What if we told you, you really shouldn't worry? That, in fact, worrying could actually be working against you. To explain why WhichSchoolAdvisor.com spoke to two UAE principals to find out what REALLY happens in a school assessment; how best to prepare and what schools expect of both you and your child.
First, are you a selective school?
Patrick: We are a non-selective school. We invite all of our Fs1, 2 and Year 1 (pre KG, KG1 & 2) applicants to a play sessions at school. This allows our Early Years practioners to meet with the children and assess their ‘readiness’ for school and the session also gives parents the opportunity to meet with our Early Years team.
Chris: We are an inclusive school, although we do assess and, in doing so, we try to keep our assessment processes as informal as possible. This reflects the child-centred approach that we adopt. Our processes are designed to allow us to get to know each child before they arrive for their first day in the classroom. We do this by giving our teachers as much information as possible on our new students before they start. We look at how well the child separates from the parent and whether they seem confident in answering simple questions. We look to see if he or she joins in straightforward conversations with our lovely admissions team.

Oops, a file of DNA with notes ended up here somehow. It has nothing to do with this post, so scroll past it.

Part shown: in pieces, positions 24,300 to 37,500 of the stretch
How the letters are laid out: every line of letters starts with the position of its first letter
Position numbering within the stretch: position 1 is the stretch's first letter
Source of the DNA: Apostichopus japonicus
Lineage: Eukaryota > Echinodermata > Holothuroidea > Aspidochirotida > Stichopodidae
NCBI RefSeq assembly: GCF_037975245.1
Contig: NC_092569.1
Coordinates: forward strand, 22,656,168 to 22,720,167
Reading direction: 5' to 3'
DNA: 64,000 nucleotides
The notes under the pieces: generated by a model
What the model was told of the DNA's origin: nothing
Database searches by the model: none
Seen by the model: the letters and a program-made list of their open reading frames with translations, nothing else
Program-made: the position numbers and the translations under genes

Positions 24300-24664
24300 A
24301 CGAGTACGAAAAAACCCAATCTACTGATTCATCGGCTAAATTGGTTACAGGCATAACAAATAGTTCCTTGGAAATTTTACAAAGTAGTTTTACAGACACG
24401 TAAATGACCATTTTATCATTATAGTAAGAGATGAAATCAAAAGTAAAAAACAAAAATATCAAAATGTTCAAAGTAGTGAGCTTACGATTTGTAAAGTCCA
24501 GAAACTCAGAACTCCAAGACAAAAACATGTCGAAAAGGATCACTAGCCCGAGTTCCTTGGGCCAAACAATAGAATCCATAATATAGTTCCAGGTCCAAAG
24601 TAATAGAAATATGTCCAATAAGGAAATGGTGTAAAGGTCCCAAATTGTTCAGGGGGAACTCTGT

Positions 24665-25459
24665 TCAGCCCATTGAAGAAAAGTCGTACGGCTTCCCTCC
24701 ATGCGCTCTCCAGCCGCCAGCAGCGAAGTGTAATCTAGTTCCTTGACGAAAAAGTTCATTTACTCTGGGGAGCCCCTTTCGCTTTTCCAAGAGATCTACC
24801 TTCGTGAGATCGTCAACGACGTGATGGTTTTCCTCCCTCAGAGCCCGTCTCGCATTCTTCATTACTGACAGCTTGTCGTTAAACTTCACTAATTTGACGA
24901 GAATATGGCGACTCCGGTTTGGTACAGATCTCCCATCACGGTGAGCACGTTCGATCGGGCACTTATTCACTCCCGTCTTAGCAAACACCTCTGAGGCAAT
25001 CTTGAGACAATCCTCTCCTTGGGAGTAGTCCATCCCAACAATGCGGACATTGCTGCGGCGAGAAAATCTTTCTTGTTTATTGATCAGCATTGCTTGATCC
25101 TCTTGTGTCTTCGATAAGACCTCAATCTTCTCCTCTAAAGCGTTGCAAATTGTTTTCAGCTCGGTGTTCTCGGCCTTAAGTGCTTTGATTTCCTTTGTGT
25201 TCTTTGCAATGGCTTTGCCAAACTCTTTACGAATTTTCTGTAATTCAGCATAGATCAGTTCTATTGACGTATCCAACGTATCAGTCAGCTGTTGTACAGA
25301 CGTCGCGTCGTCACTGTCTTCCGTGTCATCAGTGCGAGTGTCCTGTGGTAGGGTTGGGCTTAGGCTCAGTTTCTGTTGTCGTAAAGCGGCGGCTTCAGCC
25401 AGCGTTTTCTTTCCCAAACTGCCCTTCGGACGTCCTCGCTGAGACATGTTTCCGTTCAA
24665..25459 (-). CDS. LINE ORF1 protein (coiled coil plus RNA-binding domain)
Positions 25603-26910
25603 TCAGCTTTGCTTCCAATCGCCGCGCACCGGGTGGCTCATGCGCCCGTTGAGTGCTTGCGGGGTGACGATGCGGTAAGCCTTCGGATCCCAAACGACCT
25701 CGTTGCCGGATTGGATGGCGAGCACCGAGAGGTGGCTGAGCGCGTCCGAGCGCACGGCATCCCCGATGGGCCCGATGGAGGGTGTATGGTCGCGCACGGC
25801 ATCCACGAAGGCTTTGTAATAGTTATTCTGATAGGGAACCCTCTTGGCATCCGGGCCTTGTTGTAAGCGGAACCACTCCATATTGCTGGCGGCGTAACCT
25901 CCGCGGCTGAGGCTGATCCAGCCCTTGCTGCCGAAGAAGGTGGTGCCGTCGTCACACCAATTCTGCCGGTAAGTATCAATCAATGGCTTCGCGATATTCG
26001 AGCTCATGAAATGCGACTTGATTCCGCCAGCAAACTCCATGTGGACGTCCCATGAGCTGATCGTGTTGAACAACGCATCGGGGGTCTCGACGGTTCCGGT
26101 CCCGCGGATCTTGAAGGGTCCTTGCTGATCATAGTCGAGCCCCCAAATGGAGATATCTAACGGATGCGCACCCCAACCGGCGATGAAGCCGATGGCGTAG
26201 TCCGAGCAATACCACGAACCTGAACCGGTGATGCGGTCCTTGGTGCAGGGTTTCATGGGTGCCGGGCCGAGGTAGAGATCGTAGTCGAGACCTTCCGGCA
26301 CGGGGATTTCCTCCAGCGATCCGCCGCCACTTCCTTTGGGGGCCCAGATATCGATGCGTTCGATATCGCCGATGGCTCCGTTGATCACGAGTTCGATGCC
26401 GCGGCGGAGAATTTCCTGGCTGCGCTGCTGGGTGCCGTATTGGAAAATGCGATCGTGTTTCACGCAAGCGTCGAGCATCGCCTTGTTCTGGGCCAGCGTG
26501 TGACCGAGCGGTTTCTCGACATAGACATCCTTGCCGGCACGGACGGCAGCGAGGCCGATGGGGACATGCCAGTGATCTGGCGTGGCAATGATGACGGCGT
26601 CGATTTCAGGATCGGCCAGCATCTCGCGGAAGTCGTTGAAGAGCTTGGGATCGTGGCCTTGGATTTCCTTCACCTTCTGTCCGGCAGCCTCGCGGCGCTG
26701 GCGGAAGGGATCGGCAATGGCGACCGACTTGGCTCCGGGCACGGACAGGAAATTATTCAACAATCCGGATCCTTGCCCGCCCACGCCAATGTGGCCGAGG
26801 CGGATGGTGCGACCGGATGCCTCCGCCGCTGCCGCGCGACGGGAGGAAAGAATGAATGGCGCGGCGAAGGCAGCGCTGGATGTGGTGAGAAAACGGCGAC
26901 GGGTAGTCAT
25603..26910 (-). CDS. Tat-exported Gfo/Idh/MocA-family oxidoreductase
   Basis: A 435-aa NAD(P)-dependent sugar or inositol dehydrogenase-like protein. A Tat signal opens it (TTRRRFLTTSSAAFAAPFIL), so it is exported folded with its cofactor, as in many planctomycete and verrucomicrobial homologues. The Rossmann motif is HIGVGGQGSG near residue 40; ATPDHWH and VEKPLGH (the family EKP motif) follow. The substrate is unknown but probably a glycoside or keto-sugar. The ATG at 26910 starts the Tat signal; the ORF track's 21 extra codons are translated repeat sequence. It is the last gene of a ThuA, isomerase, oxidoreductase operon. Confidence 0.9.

For our Foundation Stage children we invite all the children and parents into school for a play date. This is where children and parents spend time in the classrooms to familiarise themselves with the classroom and teachers. The week after children are invited back for a second play date where parents will be invited to meet with our leadership team in our Parents’ room so they have a chance to ask any questions they may have.
Our aim is to be as friendly and welcoming as possible.
How best can parents prepare their child in the weeks leading up to assessment at your school?
Patrick: Please do not add any unnecessary pressure to your child, our play sessions are looking at the readiness of the children and if parents and children are stressed this can have an adverse effect. It’s best to speak to your child about the play session gently and positively and generate a sense of excitement about going to ‘big’ school.
Chris: We would suggest that parents explain to their child that they will be coming to school to have some fun with a teacher. This prepares the children so they are more relaxed and comfortable. We want to know what your child CAN DO, not what they cannot do! If parents wish to go through some letters and numbers as well as playing with puzzles and jigsaws beforehand, they may choose to do so.
In your opinion, should parents employ the services of a tutor prior to assessment? Please give reasons for your answer…
Patrick: Definitely not for a play session, however if your child is of late primary, secondary age it is good idea to review what they have learnt over the past academic year, We would assess that the child is working at the level appropriate for their age group.
Chris: No. These are informal assessments. The most important issue is that the child is relaxed on the day.
How should plan the day of the assessment?